Mornington Peninsula has rapidly become a cherished source of Pinot Noir and Chardonnay for those in-the-know. Here are several wines to look for from this cool climate, Australian region, including the Paringa Shiraz which is worthy of mention. All tasted by Decanter's Tina Gellie.
Tasting notes below by Tina Gellie. Introduction by Chris Mercer following a meeting with several Mornington Peninsula wine producers at Australia House in London in October 2018.
Mornington Peninsula’s emergence in the last 20 years, and especially the last decade, goes hand-in-hand with the rise to prominence of cooler-climate Australian wine regions.
Andrew Jefford wrote on Decanter.com in 2014, ‘This hilly maritime finger of land just beyond the Melbourne suburbs is making an ever-more convincing case for being one of the great Southern Hemisphere Pinot locations.’
Close connections to Melbourne have also given many wineries a strong ‘cellar door’ dimension to their businesses via tasting rooms and restaurants.
There is, too, a sense of collective learning, alongside a joint-understanding of marketing fundamentals, among several winemakers in this area; two ingredients that, when backed by quality wines, can create a so-called ‘cluster effect’ that has been shown to significantly improve a region’s development.
This doesn’t necessarily translate to homogeneity in the vineyard and the cellar.
For example, winemakers still differ on a range of methods, such as the extent to which whole bunch fermentation should be employed on Pinot. And, for a relatively small region, weather patterns can vary strongly.
Mornington Pinot Noir
It could be argued that a signature style for Mornington Peninsula Pinot is still a work-in-progress to some extent.
That said, a number of tasters have commented on the complexity achieved in the best wines, helped on in recent years by a greater diversity of vine age. Plus, an increasingly granular understanding of vineyard land, the prioritising of fresh red fruit flavours and the natural acidity driven by the climate have certainly helped to gain plaudits.
Burgundy has been mooted as a reference point, but no one wants to merely be a tribute act. Martin Spedding, owner of Ten Minutes by Tractor winery, admitted to ‘a bit of a cringe factor’ whenever the ‘B’-word comparison comes up, despite its flattering connotations – although he spoke of ‘shared values’ between the two regions in terms of focus on the vineyard and sense of place.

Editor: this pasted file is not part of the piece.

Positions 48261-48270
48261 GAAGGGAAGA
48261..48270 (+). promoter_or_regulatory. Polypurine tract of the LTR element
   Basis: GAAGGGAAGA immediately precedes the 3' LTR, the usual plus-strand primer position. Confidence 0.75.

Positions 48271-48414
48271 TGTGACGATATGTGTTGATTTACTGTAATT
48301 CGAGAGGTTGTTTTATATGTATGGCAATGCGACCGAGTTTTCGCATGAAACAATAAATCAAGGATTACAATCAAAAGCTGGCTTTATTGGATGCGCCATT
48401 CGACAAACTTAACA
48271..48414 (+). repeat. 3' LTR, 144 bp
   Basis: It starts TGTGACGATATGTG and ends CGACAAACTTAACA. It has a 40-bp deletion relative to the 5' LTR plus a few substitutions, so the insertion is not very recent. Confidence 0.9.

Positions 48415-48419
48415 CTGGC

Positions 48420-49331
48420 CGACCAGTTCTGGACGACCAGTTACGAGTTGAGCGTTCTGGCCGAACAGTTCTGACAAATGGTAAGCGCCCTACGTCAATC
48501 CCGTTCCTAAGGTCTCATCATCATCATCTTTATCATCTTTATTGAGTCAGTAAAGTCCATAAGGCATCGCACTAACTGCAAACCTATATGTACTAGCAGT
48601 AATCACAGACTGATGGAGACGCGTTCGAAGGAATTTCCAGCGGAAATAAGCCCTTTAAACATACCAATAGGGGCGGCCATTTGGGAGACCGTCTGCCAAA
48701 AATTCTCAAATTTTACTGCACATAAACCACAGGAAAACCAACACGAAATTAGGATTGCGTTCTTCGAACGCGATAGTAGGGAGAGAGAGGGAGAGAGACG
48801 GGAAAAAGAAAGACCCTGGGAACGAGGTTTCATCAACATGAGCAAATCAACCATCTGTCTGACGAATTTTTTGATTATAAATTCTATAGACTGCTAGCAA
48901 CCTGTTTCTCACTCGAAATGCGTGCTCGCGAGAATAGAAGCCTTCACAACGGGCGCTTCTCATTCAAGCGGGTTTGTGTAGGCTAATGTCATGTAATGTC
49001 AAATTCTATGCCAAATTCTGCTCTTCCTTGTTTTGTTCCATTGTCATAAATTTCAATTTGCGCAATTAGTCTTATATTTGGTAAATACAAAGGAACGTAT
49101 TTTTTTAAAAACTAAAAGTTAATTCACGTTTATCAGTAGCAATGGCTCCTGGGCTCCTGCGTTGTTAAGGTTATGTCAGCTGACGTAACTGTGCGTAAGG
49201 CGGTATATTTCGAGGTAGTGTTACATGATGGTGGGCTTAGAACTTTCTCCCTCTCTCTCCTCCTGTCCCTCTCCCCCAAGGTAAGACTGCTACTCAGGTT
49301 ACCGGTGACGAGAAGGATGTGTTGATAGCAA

Kate McIntyre MW, of Moorooduc Estate and second generation of the owning family, added, ‘People associate our wines with Burgundy, so we all make sure that we understand Burgundy. But we benchmark to Pinots all around the world. It’s important to understand what Oregon, New Zealand, Yarra Valley and Tasmania are doing.
‘Having that level of knowledge of Pinot around the world, and for Chardonnay as well, allows us to define our own [wines].’
As a maritime climate, vintage variation can be more of a prominent factor in Mornington. Harvest dates vary, with 2016 seeing the earliest on record and 2017 proving a slower ripening year, with grapes not picked until late March in some cases.
As you would expect, use of oak is relatively restrained.
For Pinot, the general consensus around the briefing table at Australia House in London is that wine matured in new French oak tends to sit in lightly toasted barrels and makes up between 20% and 25% of the final blend on average. New oak can be a lot less on some wines, however.
The point of which, as you will no doubt have read about other regions, is to draw out the fruit and sense of place in the wines, plus emphasise the natural acidity that this climate provides.
If you haven’t chosen your Christmas dinner wine yet, then Mornington could be a worthy contender.
Great Mornington Peninsula Pinot Noir and Chardonnay wines to try:
You’ll also find two Paringa Shiraz wines in this list, sampled at the same tasting and considered worthy of mention. In addition, we’ve included Tina Gellie’s note on Crittenden Estate Pinot Noir 2016, which she tasted earlier this year.
Main varieties: Pinot Noir, Chardonnay, Cabernet Sauvignon and Shiraz. Pockets of Semillon, Pinot Gris and Sauvignon Blanc, also.
Altitude: Between 25 and 250 metres above sea level
Number of vineyards: Around 200
Number of wineries: Around 50
Based on figures from the Mornington Peninsula Vignerons Association
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